How to bid painting jobs

With your own painting business, you determine when you work and for how much. We share tips on how to bid on jobs so you can earn more work. Learn more.

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Are you new to the painting business? If so, you’ve likely realized that estimating a paint job is a tricky balance. On one hand, you don’t want to undersell your services and cut out all of the profit. On the other, you can’t set a painting bid so high that you price yourself out of a gig.

Finding that bidding sweet spot between too little and too much takes some time and preparation. But with practice, and by keeping the following advice in mind, your painting bids will be just right.

So, are you ready to learn how to bid painting jobs (and then master the art of the bid)? Get your abacus and calculator ready, and let’s start crunching the numbers.

Factors to consider when bidding on a painting job

Most painting bids are based on 3 primary factors:

  1. Total hours of preparation work
  2. Total hours for painting
  3. Total material cost

In addition to this, there may be some variables added to the equation such as difficulty of job, specialty materials, or time constraints. That said, before you can set an accurate estimation, you first need to see the site.

Conduct a site inspection

Never give a painting bid without seeing the place where the job will take place. There could be factors that drive up the price or add difficulty to the job. Do you know the square feet? Will you need more than one painting contractor for the job? Perhaps you may need more paint. Or you might need multiple colors for wall accenting. You won’t know until you perform a walkthrough and inspect each section of the painting project.

Similarly, don’t just take the client’s word for it when it comes to square footage details. Measure the space yourself so you have an accurate idea of what materials and labor will be needed, and how long the job will likely take. Running out of materials leads to delays, trips to the store, and other out-of-pocket expenses that quickly add up.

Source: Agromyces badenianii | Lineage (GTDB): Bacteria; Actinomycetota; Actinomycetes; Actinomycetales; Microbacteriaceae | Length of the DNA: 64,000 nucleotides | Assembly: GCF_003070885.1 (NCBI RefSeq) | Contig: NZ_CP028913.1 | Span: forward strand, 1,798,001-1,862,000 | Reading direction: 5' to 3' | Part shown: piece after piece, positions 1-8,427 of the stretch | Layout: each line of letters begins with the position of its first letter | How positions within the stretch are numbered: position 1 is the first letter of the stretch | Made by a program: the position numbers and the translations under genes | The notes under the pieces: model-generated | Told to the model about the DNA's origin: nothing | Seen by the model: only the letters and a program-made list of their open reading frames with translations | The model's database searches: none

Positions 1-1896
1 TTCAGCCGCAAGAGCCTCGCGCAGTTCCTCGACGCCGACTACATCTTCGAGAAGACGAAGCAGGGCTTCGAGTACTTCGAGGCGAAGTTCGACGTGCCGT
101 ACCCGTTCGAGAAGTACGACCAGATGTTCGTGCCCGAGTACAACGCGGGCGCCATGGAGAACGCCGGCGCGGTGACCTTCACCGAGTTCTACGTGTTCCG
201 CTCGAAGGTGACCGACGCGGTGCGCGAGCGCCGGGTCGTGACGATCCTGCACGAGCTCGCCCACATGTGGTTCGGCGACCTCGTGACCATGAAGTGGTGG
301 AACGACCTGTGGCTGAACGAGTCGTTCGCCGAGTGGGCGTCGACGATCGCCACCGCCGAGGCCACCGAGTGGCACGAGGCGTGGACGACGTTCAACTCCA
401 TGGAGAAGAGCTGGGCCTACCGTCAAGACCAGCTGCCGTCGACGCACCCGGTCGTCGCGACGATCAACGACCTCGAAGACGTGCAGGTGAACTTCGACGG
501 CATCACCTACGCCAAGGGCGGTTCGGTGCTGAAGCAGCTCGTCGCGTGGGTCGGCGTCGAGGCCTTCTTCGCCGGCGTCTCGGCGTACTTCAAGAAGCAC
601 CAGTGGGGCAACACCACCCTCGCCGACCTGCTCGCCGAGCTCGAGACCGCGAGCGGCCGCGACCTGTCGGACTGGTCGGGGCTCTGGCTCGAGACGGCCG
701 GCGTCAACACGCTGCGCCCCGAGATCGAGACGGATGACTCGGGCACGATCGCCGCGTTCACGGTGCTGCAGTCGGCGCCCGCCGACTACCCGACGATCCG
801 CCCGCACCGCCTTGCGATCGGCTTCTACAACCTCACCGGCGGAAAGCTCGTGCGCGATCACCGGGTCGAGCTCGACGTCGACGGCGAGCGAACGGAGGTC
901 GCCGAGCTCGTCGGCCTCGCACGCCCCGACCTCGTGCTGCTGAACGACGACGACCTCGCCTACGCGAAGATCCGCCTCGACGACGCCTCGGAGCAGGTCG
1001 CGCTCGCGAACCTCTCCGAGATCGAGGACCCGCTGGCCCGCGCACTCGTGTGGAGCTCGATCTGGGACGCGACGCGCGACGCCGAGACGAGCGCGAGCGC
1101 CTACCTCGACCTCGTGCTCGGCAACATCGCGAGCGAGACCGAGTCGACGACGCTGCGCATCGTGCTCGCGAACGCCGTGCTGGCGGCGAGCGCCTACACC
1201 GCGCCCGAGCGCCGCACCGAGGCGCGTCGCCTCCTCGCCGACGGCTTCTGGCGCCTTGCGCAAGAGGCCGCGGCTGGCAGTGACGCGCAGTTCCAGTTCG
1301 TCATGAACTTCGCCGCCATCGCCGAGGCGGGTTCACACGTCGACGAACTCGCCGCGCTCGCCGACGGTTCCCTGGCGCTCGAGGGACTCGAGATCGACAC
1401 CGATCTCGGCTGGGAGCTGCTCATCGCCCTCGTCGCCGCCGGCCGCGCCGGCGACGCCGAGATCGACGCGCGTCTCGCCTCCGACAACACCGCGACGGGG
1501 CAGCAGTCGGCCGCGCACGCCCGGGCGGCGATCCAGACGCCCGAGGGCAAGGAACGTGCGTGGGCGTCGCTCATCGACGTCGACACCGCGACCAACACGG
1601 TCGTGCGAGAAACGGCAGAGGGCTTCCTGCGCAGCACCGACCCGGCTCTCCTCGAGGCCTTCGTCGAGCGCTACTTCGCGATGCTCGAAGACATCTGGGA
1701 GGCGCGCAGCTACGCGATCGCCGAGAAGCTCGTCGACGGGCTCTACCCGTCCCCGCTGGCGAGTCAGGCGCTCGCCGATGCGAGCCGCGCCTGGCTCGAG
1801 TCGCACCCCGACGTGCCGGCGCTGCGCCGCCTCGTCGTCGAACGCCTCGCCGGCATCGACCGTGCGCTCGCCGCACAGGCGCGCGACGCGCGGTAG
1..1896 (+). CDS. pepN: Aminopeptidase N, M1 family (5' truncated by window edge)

To find the surface area of the exterior or interior walls, multiply the height of each wall by its width. And to make it easier on yourself, break down estimates into individual rooms. Appraise each room separately and then add them together to find the total price.

Discuss paint types & preferences with the client

After inspecting and measuring the walls that need to be painted, ask the clients relevant questions such as:

  • Do you want a specific type of paint?
  • Will colors need to be custom mixed?
  • Will you be providing the paint?
  • Is it just the walls being painted, or do the doors, trim, ceiling need to be done as well?

All of these will impact the expected costs of paints, which will be one of the largest expenses for a job.

In most cases, it takes approximately a gallon of paint to cover 400 square feet. For example, a 1500 ft2 home would likely require 4 gallons of body color (and a gallon of trim color, but let’s keep the math simple). A gallon of paint will typically range from $15-$80, but for simplicity sake, let’s set the price at $20. So, the 4 gallons of paint would cost you $80 total.

That would mean:

  • 2,500 ft2 – 7 gallons of paint at $140
  • 3,000 ft2 – 8 gallons of paint at $160
  • 4,000 ft2 – 10 gallons of paint at $200

Note: This all depends on the type and quality of the paint. Additionally, if you have a working relationship with a paint store, you may be able to talk them down on paint prices, especially if you’re a regular customer that’s buying in bulk.